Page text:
"The chain said that accounts of customers who made purchases by swiping their cards at terminals in its U.S. stores between Nov. 27 and Dec. 15 may have been exposed."


So the thieves individually went to all the stores, tampered with the card readers, and no one noticed?

It's easier for someone to go to a site, have the malware installed, and spread within the network.
 
2013-12-19 11:29:02 AM

The Irresponsible Captain: They solved it in Europe, but though some kind of Monty Python-esque logic they clam it's too expensive to do in the U.S.


Well the problem is that most small merchants don't have the Chip and PIN equipment. And the small merchant processors make the business pay for the equipment.

With that being said Chip and PIN has already been hacked, although it would have been an amazing stunt to hack the number of machines needed to get 40 million swipes. (The hack has to be installed on the swipe machine)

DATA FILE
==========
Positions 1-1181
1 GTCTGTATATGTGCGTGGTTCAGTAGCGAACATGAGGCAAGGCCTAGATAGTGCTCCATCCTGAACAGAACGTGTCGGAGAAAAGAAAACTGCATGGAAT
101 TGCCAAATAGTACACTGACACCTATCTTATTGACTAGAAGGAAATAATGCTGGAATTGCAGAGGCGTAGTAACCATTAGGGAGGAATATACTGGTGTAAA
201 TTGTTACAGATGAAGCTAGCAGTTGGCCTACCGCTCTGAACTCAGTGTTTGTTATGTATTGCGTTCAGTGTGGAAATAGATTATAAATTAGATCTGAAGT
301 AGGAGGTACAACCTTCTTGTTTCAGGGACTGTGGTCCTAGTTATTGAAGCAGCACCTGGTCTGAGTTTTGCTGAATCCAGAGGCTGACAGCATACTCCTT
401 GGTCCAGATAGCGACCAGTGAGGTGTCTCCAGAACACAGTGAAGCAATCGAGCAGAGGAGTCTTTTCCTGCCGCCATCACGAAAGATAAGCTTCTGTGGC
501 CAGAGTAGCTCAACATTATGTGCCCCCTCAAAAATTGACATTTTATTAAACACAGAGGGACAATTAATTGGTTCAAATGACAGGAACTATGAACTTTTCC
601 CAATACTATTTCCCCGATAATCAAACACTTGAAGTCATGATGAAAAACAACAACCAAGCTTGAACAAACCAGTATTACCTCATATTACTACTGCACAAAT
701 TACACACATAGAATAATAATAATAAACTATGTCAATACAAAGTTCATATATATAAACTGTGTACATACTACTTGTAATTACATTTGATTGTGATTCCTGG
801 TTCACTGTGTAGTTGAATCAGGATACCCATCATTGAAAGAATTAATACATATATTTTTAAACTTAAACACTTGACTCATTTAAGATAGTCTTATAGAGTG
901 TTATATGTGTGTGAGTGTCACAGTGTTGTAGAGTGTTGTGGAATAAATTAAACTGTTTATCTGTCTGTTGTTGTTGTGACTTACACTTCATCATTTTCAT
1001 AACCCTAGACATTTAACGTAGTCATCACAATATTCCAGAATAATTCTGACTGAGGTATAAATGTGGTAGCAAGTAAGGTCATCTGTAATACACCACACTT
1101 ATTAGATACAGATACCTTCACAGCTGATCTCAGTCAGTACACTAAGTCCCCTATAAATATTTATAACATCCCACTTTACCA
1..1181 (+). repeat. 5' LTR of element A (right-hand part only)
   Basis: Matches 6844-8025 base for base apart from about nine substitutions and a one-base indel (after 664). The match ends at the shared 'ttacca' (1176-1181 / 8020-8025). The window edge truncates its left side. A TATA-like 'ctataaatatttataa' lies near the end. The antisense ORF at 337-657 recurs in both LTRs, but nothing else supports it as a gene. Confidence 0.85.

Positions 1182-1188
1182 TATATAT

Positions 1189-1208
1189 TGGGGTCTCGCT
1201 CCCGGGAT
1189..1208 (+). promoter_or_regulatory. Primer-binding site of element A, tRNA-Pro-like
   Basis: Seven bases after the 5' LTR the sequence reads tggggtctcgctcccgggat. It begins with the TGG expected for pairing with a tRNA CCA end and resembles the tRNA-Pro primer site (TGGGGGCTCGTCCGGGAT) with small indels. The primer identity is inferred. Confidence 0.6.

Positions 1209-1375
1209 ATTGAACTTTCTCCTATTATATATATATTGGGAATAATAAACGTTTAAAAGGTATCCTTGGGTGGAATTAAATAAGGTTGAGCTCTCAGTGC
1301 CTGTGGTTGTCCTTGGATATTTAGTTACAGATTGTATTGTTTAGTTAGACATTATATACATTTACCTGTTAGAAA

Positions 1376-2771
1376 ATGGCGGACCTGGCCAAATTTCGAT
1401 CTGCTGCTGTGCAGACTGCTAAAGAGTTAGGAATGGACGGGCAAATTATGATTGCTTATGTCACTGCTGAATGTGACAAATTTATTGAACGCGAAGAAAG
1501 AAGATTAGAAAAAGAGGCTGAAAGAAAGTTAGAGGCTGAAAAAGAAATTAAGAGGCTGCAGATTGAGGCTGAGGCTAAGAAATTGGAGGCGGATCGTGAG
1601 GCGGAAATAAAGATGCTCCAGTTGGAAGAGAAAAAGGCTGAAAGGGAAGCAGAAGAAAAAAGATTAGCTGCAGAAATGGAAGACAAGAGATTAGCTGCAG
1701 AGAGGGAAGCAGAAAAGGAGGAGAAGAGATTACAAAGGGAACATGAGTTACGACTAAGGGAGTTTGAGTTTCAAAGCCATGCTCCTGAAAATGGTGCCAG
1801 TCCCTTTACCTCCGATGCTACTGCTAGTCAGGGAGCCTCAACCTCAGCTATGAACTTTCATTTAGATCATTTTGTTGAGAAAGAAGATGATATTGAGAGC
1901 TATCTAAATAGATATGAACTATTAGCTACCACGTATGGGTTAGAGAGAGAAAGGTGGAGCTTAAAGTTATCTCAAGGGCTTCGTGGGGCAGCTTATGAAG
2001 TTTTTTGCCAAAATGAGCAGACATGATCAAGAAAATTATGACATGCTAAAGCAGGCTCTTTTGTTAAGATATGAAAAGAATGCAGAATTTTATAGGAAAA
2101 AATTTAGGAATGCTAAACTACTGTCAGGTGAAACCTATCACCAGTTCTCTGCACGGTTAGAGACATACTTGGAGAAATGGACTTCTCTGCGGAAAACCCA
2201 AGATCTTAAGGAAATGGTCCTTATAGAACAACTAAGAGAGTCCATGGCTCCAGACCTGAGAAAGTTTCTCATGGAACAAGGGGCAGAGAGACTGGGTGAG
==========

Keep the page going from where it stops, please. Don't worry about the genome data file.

If we had Chip and PIN the numbers would have still been stolen, but not the PINs (I think. I thought the machines were supposed to encrypt the credit card numbers immediately after swiping so if they did, the debit card PINs are gone too)
 
2013-12-19 11:29:07 AM
Funny that the financial industry simply appears not to even farking care about trying to solve issues like this. I think the whole country works because of corruption and denial.
 
2013-12-19 11:29:14 AM
Redcard account management site is farked worse than the Obamacare site right now.
 
2013-12-19 11:29:29 AM
This is why I ONLY shop at Wal-Mart.  In all the years I have purchased steak and lobsters there, my EBT card has never once been compromised.
 
2013-12-19 11:30:51 AM

acohn: tricycleracer: "There is so much of this kind of stolen data out there that the prices are really low," he said. "The market is completely saturated."

There's your silver lining.  You have lottery-odds of your CC# being used fraudulently.

Where did you see this quote?  I didn't find it in the linked article.


I feel like I'm taking crazy pills because I can't find it either.
 
2013-12-19 11:30:54 AM
For once I would like to know who gets caught after the end of these investigations. Be also nice to know how they did it. Not exactly how but in general.
 
2013-12-19 11:31:52 AM